Readers are smart. Theyâre smart because they read. And if thereâs one thing smart readers hate, itâs when writers treat them like theyâre dumb.
One way writers dumb down their readers is by info-dumping. Check out these examples:
âWhen are things going to get back to the way they were before? Can you believe itâs been ten years since daddy left us?â Marsha turned from her sister and wiped a tear. âWe had to move into public housing and go on food stamps. Then our brother died and Daddy never even knew. And then you had to ago into rehab. Itâs all his fault.â
Letâs be honest here, would we ever have a conversation like that with our siblings? I doubt it. After all, itâs simply a retelling of facts we would both already know. Itâs dumping info on to the page for the perceived benefit of the reader. But our readers wonât appreciate the so-called benefit. They can see through our ruse. They know that weâre taking the easy way out.
A good writer will bring those backstory details into the plot layer by layer, revealing facts and motivations through dialogue and POV in a more subtle, natural delivery. One detail may come out on page 5 when Marsha stands in line behind someone with food stamps. Another might be revealed on page 23 when Marsha picks up her sister at rehab and they realize itâs been exactly 10 years since their father left.Using this technique, your reader will be challenged and satisfied by putting together the pieces of the puzzle.
Another way to distance our readers is through unnecessary explanation. Ever read passages similar to these?
âI donât care what you think!â Melanie yelled again. She wanted to be sure Jason had heard her.
Carly placed the rock on the gravestone and cried because she missed her mother so much.
In these two instances, the writer assumes the reader isnât smart enough to figure out the charactersâ motivations, so he or she writes out an additional explanation. But smart readers donât appreciate the extra work the writer has done. Instead of being a help, itâs an insult to their reading intelligence. Well-written passages with well-developed characters donât need explanation.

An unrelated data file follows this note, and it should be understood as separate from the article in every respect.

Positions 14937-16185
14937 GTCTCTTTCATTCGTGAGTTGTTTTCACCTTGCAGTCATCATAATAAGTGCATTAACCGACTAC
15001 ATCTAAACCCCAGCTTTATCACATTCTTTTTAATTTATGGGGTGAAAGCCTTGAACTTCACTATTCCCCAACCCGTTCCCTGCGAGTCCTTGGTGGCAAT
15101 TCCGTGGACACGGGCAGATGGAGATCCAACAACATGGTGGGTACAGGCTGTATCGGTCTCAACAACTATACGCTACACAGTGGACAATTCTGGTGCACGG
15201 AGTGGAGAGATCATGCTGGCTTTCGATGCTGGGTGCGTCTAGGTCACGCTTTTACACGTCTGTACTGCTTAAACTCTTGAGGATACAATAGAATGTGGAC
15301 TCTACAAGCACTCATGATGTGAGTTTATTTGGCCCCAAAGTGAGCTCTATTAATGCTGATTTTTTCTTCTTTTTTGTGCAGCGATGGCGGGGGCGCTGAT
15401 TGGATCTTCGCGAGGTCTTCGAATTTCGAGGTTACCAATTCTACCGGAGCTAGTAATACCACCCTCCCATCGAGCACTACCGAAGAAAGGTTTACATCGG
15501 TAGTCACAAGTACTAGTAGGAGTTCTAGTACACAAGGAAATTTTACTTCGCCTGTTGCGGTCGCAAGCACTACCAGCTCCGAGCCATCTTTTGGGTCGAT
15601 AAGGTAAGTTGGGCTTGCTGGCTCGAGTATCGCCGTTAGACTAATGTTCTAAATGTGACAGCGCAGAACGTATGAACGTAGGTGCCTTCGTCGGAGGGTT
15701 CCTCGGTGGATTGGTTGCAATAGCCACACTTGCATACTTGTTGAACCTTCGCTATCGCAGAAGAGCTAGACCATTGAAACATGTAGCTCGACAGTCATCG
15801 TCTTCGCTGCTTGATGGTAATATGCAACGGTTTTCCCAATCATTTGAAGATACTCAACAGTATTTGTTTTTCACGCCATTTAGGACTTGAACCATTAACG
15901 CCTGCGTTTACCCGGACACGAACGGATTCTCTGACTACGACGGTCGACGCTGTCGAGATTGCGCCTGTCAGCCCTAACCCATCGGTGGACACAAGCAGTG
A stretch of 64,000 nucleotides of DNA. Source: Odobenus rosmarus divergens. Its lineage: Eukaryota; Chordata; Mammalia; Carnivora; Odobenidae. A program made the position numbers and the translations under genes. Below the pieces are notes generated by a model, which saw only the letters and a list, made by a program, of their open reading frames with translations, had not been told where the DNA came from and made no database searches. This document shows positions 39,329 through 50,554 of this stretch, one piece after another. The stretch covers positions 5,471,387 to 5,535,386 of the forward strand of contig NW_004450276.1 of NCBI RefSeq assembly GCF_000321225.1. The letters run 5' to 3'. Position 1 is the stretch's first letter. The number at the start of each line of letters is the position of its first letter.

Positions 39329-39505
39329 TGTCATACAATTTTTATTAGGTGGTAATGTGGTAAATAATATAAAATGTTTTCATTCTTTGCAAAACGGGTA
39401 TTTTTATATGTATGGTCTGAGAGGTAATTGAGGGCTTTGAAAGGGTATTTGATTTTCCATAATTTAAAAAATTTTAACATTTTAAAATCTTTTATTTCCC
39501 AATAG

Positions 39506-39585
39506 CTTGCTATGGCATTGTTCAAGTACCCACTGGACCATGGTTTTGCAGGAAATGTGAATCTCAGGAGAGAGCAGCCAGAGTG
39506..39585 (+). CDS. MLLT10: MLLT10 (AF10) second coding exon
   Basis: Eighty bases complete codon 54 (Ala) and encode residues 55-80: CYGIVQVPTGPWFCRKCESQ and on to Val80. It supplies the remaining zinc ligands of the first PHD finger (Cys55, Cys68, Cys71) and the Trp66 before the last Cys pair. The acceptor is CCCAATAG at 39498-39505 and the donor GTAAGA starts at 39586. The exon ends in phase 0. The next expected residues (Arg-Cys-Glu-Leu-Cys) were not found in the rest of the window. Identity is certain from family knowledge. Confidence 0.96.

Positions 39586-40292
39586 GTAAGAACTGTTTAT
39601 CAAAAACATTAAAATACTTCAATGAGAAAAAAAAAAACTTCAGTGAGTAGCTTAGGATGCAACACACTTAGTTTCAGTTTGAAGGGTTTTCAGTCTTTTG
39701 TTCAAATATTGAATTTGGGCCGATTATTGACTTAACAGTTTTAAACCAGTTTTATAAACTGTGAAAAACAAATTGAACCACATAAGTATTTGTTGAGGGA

Which brings me to the reason youâre getting this lesson today. This past Sunday was my 61st birthday, complete with birthday wishes and jokes about getting older. After church a funny thing happened as Gary and I prepared for lunch…and I just had to share it with my Facebook friends.
Hereâs the story, copied and pasted from my Facebook page:
Okay, I’ll give all of you a laugh at my expense. This afternoon Gary asked me what the two slices of bacon were doing in the microwave. I told him it wasn’t me, that I hadn’t eaten any bacon since I made that BLT on Friday. To which he asked, “Did you put bacon on it?”
I started to say, “Of course I did. What do you think I am–Stupid?” But before I could say it, I suddenly remembered that I thought the BLT didn’t have any flavor. Now I know why.
There was no B in the BLT. đ
As my friend, Karen O’Connor says in her book, “Getting old ain’t for wimps…”
Although there are several things I would have written differently if I were writing it for real publication, here are some things I did take the time to address.
When I initially wrote it, I explained that I had forgotten to put the bacon on my sandwich two days before. And I really wanted to create more set-up by telling that Gary and I had discussed flavorless winter tomatoes days before, setting me up to think it was the tomatoes that caused the flavorless sandwich.
But then it hit me: Readers donât really care that we had discussed tomatoes earlier, or that as a multitasking professional, I had moved on to other things and forgotten about the bacon in the microwave.
As a matter of fact, if I had it to do over again, Iâd probably leave off the reference to Karen OâConnorâs book, simply because adding anything after the punchline takes away from the delivery.
But one thing I think did go well was: There was no B in the BLT.
Short, to the point, and without explanation. I trusted my readers to get it.
And they did. đ
Treat your readers with respect and theyâll love you for it.
(Photo courtesy of Farconville/FreeDigitalPhotos.net)